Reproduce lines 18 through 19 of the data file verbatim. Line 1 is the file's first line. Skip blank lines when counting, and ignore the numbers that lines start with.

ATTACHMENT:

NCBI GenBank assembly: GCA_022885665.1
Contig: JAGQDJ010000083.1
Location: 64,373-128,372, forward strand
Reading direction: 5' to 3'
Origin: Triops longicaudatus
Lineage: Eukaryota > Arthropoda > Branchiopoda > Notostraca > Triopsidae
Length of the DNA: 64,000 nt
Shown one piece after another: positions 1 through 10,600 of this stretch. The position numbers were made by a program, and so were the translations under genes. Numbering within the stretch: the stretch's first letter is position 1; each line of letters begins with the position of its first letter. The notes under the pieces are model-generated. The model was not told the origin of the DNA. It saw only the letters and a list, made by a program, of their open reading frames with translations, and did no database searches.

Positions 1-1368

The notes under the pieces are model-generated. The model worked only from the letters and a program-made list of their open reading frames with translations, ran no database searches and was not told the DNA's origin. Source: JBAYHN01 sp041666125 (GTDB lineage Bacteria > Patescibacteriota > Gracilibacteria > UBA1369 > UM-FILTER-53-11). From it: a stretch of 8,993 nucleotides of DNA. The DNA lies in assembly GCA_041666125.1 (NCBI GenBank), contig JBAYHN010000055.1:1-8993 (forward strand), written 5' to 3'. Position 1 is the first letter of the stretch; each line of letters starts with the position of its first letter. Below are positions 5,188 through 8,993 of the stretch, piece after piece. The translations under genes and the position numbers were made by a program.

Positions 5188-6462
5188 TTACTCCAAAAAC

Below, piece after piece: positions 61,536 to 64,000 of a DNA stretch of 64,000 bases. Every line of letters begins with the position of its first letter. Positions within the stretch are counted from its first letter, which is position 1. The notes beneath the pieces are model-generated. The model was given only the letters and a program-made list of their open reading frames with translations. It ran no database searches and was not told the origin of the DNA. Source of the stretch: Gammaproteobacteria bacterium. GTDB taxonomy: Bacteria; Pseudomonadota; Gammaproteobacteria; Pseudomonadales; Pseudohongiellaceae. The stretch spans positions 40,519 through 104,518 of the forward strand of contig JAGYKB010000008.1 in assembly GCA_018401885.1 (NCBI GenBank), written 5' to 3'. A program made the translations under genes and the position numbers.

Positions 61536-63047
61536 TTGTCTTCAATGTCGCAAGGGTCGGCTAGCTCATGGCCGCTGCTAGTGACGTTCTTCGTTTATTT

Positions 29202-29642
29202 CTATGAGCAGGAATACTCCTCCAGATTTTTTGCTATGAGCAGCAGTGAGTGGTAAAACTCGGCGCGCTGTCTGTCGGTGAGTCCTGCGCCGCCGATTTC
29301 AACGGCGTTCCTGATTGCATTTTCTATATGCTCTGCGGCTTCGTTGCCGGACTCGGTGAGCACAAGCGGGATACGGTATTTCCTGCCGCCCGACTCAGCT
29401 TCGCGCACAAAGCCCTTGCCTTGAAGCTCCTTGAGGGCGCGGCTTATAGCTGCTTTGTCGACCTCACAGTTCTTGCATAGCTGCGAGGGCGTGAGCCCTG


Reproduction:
29301 AACGGCGTTCCTGATTGCATTTTCTATATGCTCTGCGGCTTCGTTGCCGGACTCGGTGAGCACAAGCGGGATACGGTATTTCCTGCCGCCCGACTCAGCT
29401 TCGCGCACAAAGCCCTTGCCTTGAAGCTCCTTGAGGGCGCGGCTTATAGCTGCTTTGTCGACCTCACAGTTCTTGCATAGCTGCGAGGGCGTGAGCCCTG